Butane-based extraction is a cost-effective option that quickly produces high yields. Unfortunately, it can also be dangerous without the right equipment and training. Product contamination is also a concern with this method because of the butane used for extraction. After all, you want to use butane to light the weed, not to ingest it along with all the good stuff. As long as you know what you are doing and exercise caution with butane extraction, though, there should not be any problems.

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Ethanol Extraction

In ethanol extraction, alcohol is used to draw out the desired components in cannabis. This is one of the earliest extraction processes known to mankind. It uses the same type of alcohol we drink but without any fancy flavors or colors added to it. Ethanol can potentially affect the flavor and smell of the resulting extracts, but it is not as likely to as butane. There is less concern over contamination with ethanol as well.

On the other hand, certain disadvantages arise with traditional ethanol extraction. Though the alcohol itself is not as likely to affect the essence of the cannabis, its chemical composition can work against you. Since ethanol binds to the cannabinoids and terpenes in marijuana as well as the chlorophyll and impurities, those undesirable elements may end up lingering in the finished product. This could make it look, taste, and smell considerably less appealing.

New methods have been developed in recent years to help mitigate the downsides of ethanol extraction. Microfiltration aids in getting rid of the impurities and other unwanted components while keeping the compounds you want. Ethanol extraction is considered a more time-consuming and less efficient process than BHO and other alternatives, but cryotemperatures are now being used to improve those aspects.

C02 Extraction

Many cannabis product producers are turning to the CO2 extraction method. You could say this process combines the benefits of butane and ethanol extraction without bringing some of the disadvantages into the mix. With this type of extraction, gaseous CO2 is transformed into a liquid via heat and pressure. Then, it is mixed with botanical materials to draw out the inner compounds.

As is the case with butane extraction, the resulting extracts need to be exposed to low temperatures, or winterized, afterward. In line with ethanol extraction, the solvent can bind with impurities as well as desired compounds, so additional purification is required to create a higher-quality product. All that means you could lose more of the terpenes, so your end product may not be quite as potent.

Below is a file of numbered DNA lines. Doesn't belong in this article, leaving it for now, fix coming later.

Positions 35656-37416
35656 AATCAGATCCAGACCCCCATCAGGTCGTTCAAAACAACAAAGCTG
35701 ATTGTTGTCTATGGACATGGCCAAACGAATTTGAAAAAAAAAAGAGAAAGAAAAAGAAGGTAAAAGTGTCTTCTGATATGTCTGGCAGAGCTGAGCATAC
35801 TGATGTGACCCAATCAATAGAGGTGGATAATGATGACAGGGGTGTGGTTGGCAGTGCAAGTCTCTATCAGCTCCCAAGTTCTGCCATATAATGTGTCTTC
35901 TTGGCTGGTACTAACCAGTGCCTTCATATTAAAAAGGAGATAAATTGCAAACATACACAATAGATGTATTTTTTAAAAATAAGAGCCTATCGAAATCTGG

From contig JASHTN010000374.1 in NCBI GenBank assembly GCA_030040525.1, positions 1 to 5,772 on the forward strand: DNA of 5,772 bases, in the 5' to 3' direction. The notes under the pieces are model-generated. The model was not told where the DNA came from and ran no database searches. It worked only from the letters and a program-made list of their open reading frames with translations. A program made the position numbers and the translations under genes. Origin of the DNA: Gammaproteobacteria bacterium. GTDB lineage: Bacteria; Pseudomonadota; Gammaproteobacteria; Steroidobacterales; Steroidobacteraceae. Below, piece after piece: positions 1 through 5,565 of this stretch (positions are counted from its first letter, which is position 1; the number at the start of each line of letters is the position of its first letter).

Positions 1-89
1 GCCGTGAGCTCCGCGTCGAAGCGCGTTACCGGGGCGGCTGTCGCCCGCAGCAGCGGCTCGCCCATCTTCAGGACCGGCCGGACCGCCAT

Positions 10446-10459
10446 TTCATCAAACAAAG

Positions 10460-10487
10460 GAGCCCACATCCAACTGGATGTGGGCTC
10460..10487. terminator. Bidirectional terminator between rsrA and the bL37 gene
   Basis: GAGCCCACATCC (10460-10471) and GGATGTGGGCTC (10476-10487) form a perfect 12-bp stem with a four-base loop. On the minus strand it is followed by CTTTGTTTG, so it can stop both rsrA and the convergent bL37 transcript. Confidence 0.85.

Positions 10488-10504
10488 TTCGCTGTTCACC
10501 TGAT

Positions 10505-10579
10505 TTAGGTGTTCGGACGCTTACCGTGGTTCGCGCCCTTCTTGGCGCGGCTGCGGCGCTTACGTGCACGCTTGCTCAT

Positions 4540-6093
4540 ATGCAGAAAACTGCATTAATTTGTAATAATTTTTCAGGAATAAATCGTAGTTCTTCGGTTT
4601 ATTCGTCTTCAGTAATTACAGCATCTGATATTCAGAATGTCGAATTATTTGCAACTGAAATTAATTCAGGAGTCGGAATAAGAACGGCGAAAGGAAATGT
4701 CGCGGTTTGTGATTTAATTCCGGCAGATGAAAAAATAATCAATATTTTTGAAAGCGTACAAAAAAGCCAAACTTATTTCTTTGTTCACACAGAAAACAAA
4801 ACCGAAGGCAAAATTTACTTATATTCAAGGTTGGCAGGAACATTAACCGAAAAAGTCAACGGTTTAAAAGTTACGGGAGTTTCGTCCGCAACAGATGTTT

CO2 extraction is not as fast and efficient as the butane-based method, but it is not as potentially dangerous, either. You will not run into the same possible hurdles as you might with ethanol extraction. This process is often more expensive than others, though, so cost could be an issue.

Live Resin

Live resin entails using either butane or CO2 extraction though the process is a bit different than the norm. With standard butane and CO2 extraction, the plant materials and solvents are exposed to high temperatures. When using the live resin method, the buds are kept frozen throughout the process. Then, impurities are removed from the extracts using a low-temperature vacuum system.

Since high temperatures are not used with live resin extraction, you do not run the risk of losing as much of the valuable cannabinoids, terpenes, flavonoids, and other components as you would using other techniques. At the same time, the refining process does not further destroy the desirable compounds. Live resin production creates a potent, high-quality product, but it is not as fast or affordable as standard butane extraction.

Solventless Extraction

Not all extraction processes require chemical solvents. Solventless techniques work using steam or water. Steam distillation works by placing a container of raw botanical material over a container of boiling water. This causes steam to gather in the plant material. In turn, the plant material releases its essential oils.

Those oils and steam funnel into a condenser where they cool. There, the steam returns to its liquid form, which is water, and the oils float to the surface of the water where they can be skimmed off and used for various purposes. Hydro-distillation works in much the same way, but the plant material is placed directly in water, and the terpenes and other components are essentially boiled out of it.

This method may seem crude and simplistic when compared to more modern and advanced extraction techniques, but it offers a few advantages. For one, since it does not require chemical solvents, there is no chance of contaminating the finished product.

Secondly, it is safe as long as you take care not to burn yourself while using heat to steam or boil the plant material. With steam extraction, you do not have to worry about diluting the essential oils, either.

Solventless extraction methods come with a major downside, though. Because they involve heating the plant material, they often destroy many of the sought-after cannabinoids, flavonoids, and terpenes in the process. They may not dilute the final product, but they could render it less potent than it should be and lead to a less hearty flavor and aroma profile.

Which One Is Best?